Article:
Vermont seeking comment about Hud Programs: Each year the State of Vermont - Agency of Commerce and Community Development, Agency of Human Services and Vermont Housing and Conservation Board receives funding for HUD programs through the Consolidated Plan or Annual Plan update process which identifies priorities based on needs from the housing needs assessment, market analysis, citizen and stakeholder input.  At the end of the program year the state is required to report on the performance outcomes outlined from those plans in their Consolidated Annual Performance and Evaluation Report (CAPER).  They have completed the FY22 Program Year DRAFT CAPER which includes the outcomes for the following programs: Community Development Block Grant (CDBG) HOME Investment Partnership Program (HOME) Housing Trust Fund (HTF) Emergency Solutions Grant Program (ESG); and Community Development Block Grant CARES Act (CDBG-CV) Emergency Solutions Grant Program CARES Act (ESG-CV).   As a representative for a unit of general local government, please share the attached notice with your local residents including minorities,The state is seeking comments by September 27, 2023.


New rule for food scrap disposal: How to keep food scraps out of landfills!

From the Vernon Solid Waste Committee:

July 1 food scrap recycling changes

On July 1, the final phase of Vermont’s Universal Recycling Law (Act 148) goes into effect, meaning that all food scraps are to be kept out of the landfills. And Vernon is ready! 


What to do with your food scraps now:

Many Vernon residents have been complying with the new mandate for years, either by making compost in their own back yards, or by taking their organic wastes to the town’s drop-off site at the town garage on Rte.142, the C.O.W. bins (Composting Organic Waste). And some people make use of both methods, because the material in the bins is hauled to an industrial scale composting facility that can accept organic materials such as meat and dairy products. Such materials can attract wildlife, or they will not break down in a backyard bin. In other words, after you feed your private compost heap, you still have more organics in your trash that can be composted at a larger facility.  And if you take those materials to the bins, you won’t need so many PAYT bags. 

So take another look at the flyer that was delivered to your mailbox this past week and read again the list of compostable materials that can go in those bins.  Also, please pay attention to what should NOT go in the bins.

Composting is good!  Really, you ask?  Well let us tell you:

It saves taxpayers’ money. 

  • Those materials that could have been composted have been taking up a huge amount of space in the landfills.  According to the Vermont DEC website (, food alone is the largest single material going into landfills.  Landfill space is rapidly being used up and the cost of dumping in them is rapidly rising.  It costs more now to dump than it does to make compost.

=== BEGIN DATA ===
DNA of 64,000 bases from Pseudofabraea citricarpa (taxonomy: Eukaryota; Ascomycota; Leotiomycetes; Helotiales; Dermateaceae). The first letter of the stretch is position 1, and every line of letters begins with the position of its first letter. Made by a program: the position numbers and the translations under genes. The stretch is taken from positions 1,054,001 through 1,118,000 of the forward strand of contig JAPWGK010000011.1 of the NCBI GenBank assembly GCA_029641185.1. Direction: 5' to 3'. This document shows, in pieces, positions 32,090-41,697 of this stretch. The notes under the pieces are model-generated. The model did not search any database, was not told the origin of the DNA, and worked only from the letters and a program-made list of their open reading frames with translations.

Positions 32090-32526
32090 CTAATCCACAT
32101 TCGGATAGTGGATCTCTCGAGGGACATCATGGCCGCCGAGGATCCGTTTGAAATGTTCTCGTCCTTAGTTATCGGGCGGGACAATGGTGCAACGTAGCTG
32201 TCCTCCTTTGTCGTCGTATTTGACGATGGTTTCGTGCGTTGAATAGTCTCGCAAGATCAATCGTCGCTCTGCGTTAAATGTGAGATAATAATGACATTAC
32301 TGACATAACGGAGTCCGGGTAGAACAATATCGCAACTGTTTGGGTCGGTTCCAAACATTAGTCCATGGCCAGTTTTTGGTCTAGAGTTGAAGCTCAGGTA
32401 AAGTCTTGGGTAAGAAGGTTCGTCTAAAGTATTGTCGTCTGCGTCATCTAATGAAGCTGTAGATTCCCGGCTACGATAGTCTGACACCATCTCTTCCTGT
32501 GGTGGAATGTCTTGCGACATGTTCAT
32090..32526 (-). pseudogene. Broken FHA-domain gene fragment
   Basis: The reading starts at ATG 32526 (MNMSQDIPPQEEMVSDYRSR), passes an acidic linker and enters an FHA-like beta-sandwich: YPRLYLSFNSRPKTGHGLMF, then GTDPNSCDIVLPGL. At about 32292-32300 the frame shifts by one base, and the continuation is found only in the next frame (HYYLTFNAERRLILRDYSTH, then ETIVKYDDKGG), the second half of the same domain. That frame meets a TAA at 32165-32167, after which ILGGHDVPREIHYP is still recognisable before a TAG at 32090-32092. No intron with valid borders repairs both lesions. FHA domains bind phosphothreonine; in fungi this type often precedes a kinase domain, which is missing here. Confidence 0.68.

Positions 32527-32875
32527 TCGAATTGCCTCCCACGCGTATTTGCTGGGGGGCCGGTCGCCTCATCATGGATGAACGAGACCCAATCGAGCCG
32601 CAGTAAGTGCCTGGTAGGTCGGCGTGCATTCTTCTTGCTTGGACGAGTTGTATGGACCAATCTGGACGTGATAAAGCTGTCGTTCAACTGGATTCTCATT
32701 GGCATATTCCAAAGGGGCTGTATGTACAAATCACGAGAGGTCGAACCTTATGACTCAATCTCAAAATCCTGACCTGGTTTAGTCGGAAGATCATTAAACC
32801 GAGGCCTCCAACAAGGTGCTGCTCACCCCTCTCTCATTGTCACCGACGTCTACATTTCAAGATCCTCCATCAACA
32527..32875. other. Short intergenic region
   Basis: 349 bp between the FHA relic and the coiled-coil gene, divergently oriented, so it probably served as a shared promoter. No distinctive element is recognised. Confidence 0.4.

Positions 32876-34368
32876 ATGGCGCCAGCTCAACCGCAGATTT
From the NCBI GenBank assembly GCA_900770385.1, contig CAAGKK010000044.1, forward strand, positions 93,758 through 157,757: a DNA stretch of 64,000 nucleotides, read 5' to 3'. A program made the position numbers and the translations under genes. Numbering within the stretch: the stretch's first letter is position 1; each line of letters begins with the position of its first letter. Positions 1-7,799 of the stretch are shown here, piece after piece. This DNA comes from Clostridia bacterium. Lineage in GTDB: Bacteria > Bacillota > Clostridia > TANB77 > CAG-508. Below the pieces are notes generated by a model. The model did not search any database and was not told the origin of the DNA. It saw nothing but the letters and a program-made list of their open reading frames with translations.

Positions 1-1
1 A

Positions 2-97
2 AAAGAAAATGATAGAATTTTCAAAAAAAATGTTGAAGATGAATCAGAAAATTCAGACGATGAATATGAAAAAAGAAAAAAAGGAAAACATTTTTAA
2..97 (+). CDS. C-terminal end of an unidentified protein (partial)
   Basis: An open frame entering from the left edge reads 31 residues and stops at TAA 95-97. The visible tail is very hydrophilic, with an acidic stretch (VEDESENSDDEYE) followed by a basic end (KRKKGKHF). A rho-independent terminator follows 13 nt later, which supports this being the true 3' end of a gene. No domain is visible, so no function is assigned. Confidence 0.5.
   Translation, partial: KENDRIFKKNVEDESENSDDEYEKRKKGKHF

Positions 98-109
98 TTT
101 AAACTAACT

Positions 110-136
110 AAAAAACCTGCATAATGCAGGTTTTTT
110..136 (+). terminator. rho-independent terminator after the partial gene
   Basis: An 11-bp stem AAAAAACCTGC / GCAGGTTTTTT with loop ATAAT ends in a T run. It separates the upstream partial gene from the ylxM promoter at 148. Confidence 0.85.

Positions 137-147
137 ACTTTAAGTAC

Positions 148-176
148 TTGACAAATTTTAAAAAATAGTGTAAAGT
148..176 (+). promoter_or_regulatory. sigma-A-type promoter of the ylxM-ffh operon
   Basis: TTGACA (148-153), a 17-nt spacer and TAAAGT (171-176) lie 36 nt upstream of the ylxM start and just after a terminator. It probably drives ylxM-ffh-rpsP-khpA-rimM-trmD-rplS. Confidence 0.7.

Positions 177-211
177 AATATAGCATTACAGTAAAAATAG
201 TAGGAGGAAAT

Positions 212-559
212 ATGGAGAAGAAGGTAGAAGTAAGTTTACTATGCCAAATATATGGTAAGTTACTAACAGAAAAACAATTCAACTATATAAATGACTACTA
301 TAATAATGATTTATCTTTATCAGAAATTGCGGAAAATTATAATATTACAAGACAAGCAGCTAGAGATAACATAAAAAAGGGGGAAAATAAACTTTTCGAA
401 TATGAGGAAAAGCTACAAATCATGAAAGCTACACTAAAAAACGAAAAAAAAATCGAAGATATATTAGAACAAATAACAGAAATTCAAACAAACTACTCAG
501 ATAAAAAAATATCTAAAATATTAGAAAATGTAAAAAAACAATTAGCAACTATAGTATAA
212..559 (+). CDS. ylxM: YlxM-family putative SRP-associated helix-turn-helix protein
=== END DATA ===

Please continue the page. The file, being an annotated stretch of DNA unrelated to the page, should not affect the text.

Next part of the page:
It doesn’t harm the environment.

  • When organic materials are buried and compacted in the landfill, decomposition is slowed, oxygen is excluded, and methane gas is generated.  Methane is a very damaging greenhouse gas, 25 times more potent in heating the atmosphere than carbon dioxide.  Yes, that’s 25 times!
  • Composting is the ultimate in recycling.  All those organic wastes  can be collected and processed at less cost, with little to no environmental damage, and transformed into a wonderfully restorative substance with multiple uses.  It gets spread on gardens, landscapes, and farms.  It restores nutrients and health to the soil without costly chemical fertilizers.  It’s safe for people and animals to be in contact with.  It’s a healthy, safe alternative that helps us solve a range of environmental problems.  What’s not to love?

So, if you’re new to this, how do you start? 

Well, you can start in your own kitchen and the key is separation.  Just find a container with a lid that you can use to collect those food scraps (again, check the list on the flyer) and put all your scraps into it.  Add those greasy paper towels, tea bags, etc. and you’ll be surprised how fast it fills up.  You could also set aside somewhere a paper bag or other container for larger “dry compostable” materials, like pizza boxes and used paper plates, that aren’t wet or as messy, but can still be put in the C.O.W. bins.  If you designate a convenient place to put the stuff, you’ll find it easier to develop the habit.

Where to find bags and compost pails:

Some stores put out small compostable bags in their produce departments which you can then reuse in your compost pail.  Or you can buy them by the box at the same store. 

Ready-made ventilated kitchen compost pails with lids are available for $10 at the Town Clerk’s office in Vernon. The Windham Solid Waste Management District office on Ferry Rd, Brattleboro also sells kitchen compost pails and backyard compost bins.

For more information:

Some of us have new tricks to learn.  If you have questions, need some help, here are some helpful resources: